The electors of the President and Vice President shall be appointed, in each State, on election day, in accordance with the laws of the State enacted prior to election day.
That simple provision goes a long way to defanging the Independent State Legislature Theory. States can make prospective changes to selecting presidential electors in future elections, but not in elections that have already occurred under existing law. So, if the Georgia legislature wants to disenfranchise all citizens in Georgia by “directing” that presidential electors shall be chosen by the state legislators, it can do so—but only for future elections.
The proposed Electoral Count Reform Act would enact additional provisions, including:
Requiring each state to certify appointment of electors “pursuant to such State laws . . . enacted prior to election day.”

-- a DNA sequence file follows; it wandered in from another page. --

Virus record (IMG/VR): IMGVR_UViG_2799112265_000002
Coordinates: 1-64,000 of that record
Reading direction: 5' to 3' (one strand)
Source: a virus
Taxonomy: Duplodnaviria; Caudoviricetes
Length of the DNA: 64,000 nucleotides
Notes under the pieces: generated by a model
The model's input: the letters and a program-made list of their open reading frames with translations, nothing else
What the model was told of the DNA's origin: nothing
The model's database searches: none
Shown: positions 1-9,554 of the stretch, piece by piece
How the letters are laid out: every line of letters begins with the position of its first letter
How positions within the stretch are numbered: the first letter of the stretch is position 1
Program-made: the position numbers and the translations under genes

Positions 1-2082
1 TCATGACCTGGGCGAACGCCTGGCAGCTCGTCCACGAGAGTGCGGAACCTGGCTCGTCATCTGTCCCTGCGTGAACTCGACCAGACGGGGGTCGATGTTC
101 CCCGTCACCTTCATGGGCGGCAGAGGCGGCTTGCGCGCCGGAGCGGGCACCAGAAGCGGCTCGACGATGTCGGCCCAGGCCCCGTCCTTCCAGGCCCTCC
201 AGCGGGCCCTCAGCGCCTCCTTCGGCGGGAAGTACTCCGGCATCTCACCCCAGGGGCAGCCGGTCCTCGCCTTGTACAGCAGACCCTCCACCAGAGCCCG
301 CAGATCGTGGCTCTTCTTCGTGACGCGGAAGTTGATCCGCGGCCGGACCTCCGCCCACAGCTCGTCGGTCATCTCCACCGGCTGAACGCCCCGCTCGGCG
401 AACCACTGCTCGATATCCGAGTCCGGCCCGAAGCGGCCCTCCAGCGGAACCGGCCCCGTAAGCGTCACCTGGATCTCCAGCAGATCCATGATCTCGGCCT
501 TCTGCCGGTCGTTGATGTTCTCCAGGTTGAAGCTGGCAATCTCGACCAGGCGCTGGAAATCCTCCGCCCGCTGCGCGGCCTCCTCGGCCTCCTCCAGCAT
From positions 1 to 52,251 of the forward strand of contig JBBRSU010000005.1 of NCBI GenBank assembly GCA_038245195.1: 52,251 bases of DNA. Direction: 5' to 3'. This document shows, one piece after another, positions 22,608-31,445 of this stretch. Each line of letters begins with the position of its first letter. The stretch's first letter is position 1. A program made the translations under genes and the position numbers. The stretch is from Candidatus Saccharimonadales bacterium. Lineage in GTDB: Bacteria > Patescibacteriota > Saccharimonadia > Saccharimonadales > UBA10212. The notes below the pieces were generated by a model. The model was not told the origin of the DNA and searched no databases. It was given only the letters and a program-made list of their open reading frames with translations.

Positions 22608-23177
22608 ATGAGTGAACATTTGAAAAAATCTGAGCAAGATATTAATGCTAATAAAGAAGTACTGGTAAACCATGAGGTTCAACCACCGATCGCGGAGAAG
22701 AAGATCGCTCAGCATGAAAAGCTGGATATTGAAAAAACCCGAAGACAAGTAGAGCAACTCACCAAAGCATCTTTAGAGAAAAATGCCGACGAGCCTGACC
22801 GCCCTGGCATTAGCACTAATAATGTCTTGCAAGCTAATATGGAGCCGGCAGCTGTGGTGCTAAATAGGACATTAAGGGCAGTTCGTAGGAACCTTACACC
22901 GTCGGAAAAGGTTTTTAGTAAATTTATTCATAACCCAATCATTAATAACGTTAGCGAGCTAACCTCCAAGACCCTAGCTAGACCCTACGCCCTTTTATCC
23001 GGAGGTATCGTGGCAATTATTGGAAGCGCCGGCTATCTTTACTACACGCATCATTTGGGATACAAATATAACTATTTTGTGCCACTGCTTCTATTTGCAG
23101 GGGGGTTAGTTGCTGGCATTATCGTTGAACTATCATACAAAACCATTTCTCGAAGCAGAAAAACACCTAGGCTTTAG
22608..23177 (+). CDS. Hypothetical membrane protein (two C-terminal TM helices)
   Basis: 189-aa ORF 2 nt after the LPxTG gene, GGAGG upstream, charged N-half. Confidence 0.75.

Mandating that the certificates of appointment of electors “shall be treated as conclusive with respect to the determination of electors appointed by the State.”
Prescribing that decisions by federal courts regarding the appointment of electors “shall be conclusive” to the extent they involve questions of federal or constitutional law.
Prohibiting “judge shopping” by specifying the location (venue) for federal lawsuits that challenge the selection of electors.
Requiring and appointing a panel of three federal judges to determine disputes over the selection of electors and providing for a direct appeal to the US Supreme Court that must be decided before the date for the meeting of electors.
Clarifying that “the role of the [Vice President] while presiding over the joint meeting [of Congress] shall be limited to performing solely ministerial duties.”
Specifying that the Vice President “shall have no power to solely determine, accept, reject, or otherwise adjudicate or resolve disputes over the proper list of electors, the validity of electors, or the votes of electors.”
Requiring that any objections to electors in Congress shall be “signed by at least one-fifth of the Senators . . . and one-fifth of the Members of the House.”